'Why I left the investment-banking world'

For Dan O'Shaughnessy, professional satisfaction wasn't just about working at big-name companies

'Why I left the investment-banking world'
Dan O’Shaughnessy started his career in the investment-banking world, working at Goldman Sachs and Bank of America Merrill Lynch. While many would consider being part of such renowned organizations as the opportunity of a lifetime, many others — O’Shaughnessy included — don’t have such long-term aspirations.

“I didn’t see a future for me in the banking world,” he said. “To succeed within that business model required me to give up control and free time, which was really hard for me.”

Within a few years, O’Shaughnessy decided to cut his losses. He left the investment-banking world and moved into financial services. Today, as the head of O’Shaughnessy Financial, he finds more fulfilment as a player in the estate-planning space.

“Now I have a little bit more control over my time, and I get to help people all the time,” he said. “That’s the main reason I love the financial-services industry.”

It can be hard to have an emotional connection with clients in the investment-banking world, but O’Shaughnessy now gets that high working with business owners and entrepreneurs on a regular basis. “We mainly work with business owners and entrepreneurs, who we’ve found are very busy,” he said. “We help them take a step back, so they can look at what they’ve accomplished and think about what they’re trying to do.”

He helps clients navigate inter-generational wealth transfers, capital-dividend structures that reduce tax, and other wealth accumulation issues. However, those services may require the involvement of other experts, and are mainly provided to complement the firm’s bread-and-butter product: life insurance.

Most of his clients are concerned about the coverage, as well as what it can do for their business, families, and other interests that need protection from risk. And since life insurance can also be used as a fund, not just for protection, his firm can help clients set up financial arrangements to allow that. According to O’Shaughnessy, one industry veteran has helped his firm develop and sharpen that niche expertise.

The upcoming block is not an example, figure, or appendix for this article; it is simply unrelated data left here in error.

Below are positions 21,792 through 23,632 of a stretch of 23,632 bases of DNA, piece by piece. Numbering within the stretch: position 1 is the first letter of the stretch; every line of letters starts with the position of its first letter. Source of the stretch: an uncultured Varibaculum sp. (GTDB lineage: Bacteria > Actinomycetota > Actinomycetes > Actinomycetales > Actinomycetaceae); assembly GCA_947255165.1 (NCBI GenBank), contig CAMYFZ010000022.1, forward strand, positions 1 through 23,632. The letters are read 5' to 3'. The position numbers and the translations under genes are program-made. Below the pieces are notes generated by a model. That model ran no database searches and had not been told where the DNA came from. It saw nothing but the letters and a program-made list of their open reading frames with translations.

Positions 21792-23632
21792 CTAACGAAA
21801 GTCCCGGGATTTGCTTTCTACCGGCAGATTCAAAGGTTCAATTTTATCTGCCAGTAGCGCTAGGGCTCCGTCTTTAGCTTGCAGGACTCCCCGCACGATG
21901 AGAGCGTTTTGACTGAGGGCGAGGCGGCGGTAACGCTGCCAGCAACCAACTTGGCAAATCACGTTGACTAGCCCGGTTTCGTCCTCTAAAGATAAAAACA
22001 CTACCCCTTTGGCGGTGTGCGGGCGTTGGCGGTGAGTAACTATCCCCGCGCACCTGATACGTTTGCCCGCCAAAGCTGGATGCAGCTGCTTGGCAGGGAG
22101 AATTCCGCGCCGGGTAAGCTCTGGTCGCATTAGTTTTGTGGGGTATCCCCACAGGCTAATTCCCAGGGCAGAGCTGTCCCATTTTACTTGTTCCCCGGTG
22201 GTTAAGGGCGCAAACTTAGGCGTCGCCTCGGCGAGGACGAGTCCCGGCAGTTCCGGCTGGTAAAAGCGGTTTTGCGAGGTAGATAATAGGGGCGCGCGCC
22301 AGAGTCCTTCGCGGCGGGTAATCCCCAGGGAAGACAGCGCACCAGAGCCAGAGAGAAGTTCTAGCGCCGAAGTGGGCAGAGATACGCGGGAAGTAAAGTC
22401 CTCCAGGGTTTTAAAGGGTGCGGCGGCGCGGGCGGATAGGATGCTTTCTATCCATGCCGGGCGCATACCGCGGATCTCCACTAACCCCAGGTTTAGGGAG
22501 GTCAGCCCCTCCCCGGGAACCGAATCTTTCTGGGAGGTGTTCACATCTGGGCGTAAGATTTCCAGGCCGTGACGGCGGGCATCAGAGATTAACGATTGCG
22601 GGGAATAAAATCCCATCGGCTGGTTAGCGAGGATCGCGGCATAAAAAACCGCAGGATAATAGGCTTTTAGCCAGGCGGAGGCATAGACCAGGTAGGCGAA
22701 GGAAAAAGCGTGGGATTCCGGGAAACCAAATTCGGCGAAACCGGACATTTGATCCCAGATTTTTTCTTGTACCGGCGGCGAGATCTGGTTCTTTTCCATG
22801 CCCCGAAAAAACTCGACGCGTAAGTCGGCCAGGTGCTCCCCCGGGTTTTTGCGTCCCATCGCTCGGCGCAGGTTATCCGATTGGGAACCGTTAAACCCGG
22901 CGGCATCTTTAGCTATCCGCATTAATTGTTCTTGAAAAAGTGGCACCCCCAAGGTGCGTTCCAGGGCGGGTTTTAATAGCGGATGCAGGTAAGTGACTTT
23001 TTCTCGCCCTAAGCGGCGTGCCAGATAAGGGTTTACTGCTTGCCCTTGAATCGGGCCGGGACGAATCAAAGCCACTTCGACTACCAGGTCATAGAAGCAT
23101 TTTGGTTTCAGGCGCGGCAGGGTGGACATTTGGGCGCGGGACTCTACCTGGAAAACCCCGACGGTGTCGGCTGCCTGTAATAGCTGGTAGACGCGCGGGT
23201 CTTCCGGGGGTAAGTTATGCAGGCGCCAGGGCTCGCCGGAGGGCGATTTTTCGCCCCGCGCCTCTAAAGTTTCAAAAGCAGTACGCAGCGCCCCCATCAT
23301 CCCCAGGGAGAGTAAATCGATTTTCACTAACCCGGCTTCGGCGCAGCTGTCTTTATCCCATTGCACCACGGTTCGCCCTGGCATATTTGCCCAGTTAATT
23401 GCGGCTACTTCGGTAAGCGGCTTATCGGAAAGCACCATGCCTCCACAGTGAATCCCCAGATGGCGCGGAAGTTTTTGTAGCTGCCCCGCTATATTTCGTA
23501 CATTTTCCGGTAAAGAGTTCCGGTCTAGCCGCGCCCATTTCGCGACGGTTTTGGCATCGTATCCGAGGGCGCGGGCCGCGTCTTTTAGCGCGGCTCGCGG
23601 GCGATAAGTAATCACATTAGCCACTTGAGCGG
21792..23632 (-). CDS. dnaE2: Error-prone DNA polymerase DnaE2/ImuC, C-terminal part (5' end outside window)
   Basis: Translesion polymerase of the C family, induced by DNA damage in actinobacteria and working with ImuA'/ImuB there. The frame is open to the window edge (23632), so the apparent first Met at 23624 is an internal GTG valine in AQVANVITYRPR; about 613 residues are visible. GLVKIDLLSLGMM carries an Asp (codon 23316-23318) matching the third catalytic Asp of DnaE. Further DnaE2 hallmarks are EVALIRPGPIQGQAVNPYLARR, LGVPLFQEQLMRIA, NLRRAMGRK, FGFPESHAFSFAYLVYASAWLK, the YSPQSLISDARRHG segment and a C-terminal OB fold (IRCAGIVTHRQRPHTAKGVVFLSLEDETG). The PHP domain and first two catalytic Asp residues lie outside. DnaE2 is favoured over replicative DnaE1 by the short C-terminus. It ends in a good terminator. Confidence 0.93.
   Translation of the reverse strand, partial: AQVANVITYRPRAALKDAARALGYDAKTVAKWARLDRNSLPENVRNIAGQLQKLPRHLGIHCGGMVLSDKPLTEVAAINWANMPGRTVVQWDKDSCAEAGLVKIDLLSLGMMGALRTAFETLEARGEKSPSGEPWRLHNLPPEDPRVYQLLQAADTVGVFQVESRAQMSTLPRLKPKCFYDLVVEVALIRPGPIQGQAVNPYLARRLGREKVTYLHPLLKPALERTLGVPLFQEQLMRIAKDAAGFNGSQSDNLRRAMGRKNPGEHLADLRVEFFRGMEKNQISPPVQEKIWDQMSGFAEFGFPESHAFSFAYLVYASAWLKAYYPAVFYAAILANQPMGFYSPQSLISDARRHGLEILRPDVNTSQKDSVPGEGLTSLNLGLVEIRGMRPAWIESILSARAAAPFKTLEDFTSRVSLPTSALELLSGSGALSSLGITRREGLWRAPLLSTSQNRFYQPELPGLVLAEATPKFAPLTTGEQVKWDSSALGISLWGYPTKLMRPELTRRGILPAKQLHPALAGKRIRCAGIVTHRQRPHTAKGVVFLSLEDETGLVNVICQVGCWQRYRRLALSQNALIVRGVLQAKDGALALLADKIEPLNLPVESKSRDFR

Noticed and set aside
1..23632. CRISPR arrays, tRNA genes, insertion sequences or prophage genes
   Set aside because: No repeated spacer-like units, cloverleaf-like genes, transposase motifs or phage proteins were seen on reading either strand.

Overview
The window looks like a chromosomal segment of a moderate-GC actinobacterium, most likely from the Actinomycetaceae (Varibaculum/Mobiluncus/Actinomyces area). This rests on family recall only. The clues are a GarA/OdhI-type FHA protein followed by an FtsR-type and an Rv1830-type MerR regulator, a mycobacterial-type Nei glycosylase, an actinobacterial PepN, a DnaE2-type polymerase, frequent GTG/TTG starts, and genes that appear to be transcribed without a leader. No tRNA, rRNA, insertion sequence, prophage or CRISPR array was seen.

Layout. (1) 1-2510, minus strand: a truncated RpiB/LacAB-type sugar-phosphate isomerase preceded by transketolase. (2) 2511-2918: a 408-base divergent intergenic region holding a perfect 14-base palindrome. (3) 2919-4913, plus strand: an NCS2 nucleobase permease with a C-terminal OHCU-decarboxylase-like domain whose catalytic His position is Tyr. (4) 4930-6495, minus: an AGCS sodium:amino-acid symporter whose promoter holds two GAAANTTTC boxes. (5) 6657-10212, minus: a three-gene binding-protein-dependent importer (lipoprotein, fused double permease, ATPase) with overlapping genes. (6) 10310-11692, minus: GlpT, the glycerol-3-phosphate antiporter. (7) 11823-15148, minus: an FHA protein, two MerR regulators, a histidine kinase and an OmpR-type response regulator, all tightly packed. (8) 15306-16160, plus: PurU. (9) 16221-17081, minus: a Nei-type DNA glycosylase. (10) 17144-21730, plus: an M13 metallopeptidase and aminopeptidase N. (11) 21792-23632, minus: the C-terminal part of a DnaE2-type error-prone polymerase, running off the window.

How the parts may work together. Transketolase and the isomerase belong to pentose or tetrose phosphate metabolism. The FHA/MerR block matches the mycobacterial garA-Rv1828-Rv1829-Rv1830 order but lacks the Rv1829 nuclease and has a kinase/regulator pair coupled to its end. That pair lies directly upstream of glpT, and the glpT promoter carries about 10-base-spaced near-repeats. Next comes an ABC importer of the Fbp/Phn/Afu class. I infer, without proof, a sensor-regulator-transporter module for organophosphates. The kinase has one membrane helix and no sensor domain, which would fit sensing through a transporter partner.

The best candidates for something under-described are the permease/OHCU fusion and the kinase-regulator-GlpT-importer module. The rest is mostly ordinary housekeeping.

“My father-in-law, Joe Pal, has been in the insurance business for 40 years,” he said. “It’s a product that very few people fully understand, and Joe’s certainly one of those people. He’s taught us many things about life insurance that I’m very sure we could not have learned on our own.”

Like most wealth professionals, O’Shaughnessy is concerned about the impact of changes to corporate taxation on entrepreneurs. But thankfully, he noted, recent legislative changes around life insurance have not affected the products in the marketplace, which “still work very well for most Canadians, from high-net-worth individuals and highly successful employees all the way down value chain.”

And while he acknowledged the increasing role of the internet in the industry, particularly in terms of marketing, he said the firm believes in the established model of client referrals driven by exceptional client service. His faith in the approach isn’t surprising; it’s so close to a lesson he learned as a young competitive rower.

“I had a rowing coach named Chris Marshall, who to this day is one of the best in Canada,” he said. “His approach was very simple: do the work you’re supposed to do on a consistent basis over a long enough period, and you should get results.”

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